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First vaccine to fully immunize against malaria builds on pandemic-driven RNA tech

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Monisha Ravisetti writes in The Academic Times about some very good news indeed:

Consistently ranked as one of the leading causes of death around the world, malaria doesn’t have an eective vaccine yet. But researchers have invented a promising new blueprint for one — with properties akin to the novel RNA- based vaccine for COVID-19.

Making a vaccine for malaria is challenging because its associated parasite, Plasmodium, contains a protein that inhibits production of memory T-cells, which protect against previously encountered pathogens. If the body can’t generate these cells, a vaccine is ineective. But scientists recently tried a new approach using an RNA-based platform.

Their design circumvented the sneaky protein, allowed the body to produce the needed T-cells and completely immunized against malaria. The patent application for their novel vaccine, which hasn’t yet been tested on humans, was published by the U.S. Patent & Trademark Oce on Feb. 4.

“It’s probably the highest level of protection that has been seen in a mouse model,” said Richard Bucala, co-inventor of the new vaccine and a physician and professor at Yale School of Medicine.

The team’s breakthrough could save hundreds of thousands of lives, particularly in developing nations. In 2019 alone, there were an estimated 229 million cases of malaria and 409,000 deaths worldwide. Of those deaths, 94% were in Africa, with children being the most vulnerable.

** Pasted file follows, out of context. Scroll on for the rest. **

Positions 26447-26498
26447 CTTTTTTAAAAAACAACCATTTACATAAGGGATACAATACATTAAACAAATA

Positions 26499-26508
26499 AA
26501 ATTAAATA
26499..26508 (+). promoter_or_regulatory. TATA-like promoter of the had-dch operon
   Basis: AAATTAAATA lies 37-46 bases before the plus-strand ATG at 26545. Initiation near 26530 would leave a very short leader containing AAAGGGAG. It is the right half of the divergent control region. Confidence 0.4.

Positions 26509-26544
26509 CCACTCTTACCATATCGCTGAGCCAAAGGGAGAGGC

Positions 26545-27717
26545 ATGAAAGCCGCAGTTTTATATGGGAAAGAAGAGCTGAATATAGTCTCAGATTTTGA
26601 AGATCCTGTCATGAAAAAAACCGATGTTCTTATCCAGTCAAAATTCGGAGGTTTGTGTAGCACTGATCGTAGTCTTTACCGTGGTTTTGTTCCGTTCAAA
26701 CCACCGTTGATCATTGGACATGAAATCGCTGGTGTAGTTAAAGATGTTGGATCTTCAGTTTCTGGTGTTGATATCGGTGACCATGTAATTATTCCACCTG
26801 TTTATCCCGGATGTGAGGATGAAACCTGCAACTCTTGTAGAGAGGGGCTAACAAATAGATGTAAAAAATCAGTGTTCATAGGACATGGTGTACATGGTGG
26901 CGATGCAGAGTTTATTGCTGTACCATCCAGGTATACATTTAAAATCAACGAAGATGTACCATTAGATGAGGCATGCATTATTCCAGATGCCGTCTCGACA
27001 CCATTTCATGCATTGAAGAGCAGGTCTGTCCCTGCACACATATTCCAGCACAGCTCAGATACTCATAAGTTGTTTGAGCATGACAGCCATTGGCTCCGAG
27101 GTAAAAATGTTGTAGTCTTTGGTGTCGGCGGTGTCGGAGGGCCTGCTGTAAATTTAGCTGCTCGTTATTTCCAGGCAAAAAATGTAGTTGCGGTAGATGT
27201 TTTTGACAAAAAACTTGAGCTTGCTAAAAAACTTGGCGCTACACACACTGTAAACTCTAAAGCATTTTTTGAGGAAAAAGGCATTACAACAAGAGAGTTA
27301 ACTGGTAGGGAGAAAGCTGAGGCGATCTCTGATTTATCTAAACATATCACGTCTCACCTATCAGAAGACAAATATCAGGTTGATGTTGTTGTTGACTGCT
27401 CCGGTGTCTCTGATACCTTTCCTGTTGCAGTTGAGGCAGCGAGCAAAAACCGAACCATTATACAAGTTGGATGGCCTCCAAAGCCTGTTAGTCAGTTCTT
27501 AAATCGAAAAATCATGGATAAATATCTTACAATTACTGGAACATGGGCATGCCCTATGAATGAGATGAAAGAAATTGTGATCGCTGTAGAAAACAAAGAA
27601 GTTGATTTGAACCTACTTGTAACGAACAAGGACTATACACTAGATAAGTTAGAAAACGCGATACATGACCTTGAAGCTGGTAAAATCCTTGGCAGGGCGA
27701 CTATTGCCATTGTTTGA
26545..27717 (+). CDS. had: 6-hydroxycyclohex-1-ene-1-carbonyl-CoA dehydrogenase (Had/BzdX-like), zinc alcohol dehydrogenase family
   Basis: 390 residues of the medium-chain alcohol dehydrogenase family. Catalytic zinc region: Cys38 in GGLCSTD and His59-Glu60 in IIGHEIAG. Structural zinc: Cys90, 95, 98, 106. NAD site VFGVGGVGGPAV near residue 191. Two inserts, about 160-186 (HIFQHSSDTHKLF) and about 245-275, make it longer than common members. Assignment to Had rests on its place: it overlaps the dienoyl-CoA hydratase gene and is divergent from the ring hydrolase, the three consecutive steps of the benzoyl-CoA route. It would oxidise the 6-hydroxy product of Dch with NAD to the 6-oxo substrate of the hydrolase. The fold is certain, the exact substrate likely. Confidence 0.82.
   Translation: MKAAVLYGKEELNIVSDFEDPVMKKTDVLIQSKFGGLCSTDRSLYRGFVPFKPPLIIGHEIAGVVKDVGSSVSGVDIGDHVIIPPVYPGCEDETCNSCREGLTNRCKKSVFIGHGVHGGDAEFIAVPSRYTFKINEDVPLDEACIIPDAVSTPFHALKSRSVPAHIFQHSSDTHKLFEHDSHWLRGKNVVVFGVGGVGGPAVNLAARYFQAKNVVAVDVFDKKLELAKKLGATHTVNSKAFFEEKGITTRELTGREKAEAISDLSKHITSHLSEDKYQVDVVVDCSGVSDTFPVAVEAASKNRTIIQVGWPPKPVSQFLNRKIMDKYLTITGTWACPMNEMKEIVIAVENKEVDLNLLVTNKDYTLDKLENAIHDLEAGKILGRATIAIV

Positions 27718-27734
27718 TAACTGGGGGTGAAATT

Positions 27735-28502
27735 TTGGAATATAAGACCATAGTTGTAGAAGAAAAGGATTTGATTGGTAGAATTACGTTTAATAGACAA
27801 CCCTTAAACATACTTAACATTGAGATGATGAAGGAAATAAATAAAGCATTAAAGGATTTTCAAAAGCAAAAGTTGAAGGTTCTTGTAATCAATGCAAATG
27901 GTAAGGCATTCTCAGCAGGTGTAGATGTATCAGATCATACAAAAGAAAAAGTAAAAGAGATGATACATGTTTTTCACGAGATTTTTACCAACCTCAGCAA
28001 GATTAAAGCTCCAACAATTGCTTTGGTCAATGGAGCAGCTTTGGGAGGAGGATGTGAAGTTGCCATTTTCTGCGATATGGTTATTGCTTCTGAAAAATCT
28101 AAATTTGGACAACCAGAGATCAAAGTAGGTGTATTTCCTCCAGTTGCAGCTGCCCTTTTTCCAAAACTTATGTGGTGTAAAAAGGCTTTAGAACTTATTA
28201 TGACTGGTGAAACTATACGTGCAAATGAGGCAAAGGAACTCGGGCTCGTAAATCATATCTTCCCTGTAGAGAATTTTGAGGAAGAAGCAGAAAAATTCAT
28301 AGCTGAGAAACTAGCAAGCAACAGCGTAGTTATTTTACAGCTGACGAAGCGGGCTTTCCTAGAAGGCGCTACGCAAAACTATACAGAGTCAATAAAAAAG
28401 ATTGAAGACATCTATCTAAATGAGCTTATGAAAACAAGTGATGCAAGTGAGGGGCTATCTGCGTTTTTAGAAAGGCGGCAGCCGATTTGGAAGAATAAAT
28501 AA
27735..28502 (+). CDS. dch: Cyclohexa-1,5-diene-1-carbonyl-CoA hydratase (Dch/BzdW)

“It aects societies and populations that have the least amount of resources and expertise to manage these infections well,” Bucala told The Academic Times. “We need new vaccines, and we need more tools.”

Novartis Pharmaceuticals and the National Institutes of Health funded the work. GlaxoSmithKline is an assignee on the patent, which if approved, will allow the company to produce the vaccine and make it available to the public.

At present, the only vaccine to prevent malaria is called RTS,S. Approved two years ago, this vaccine is the result of nearly two decades of research, but is only about 30% eective. And after four years, that gure drops to 15%.

“It doesn’t work very well,” Bucala said. “And the research studies all have the conclusion that the people who fail to mount a vaccine response, or who get reinfected, have poor memory T-cell responses.”

Along with Andrew Geall, a pharmaceutical researcher who developed the RNA platform that the duo used, Bucala found a way to prevent the unwanted protein in Plasmodium, called PMIF, from inhibiting T-cell generation.

“Our research studies indicate that . . .

Continue reading.

Written by LeisureGuy

1 March 2021 at 5:18 pm

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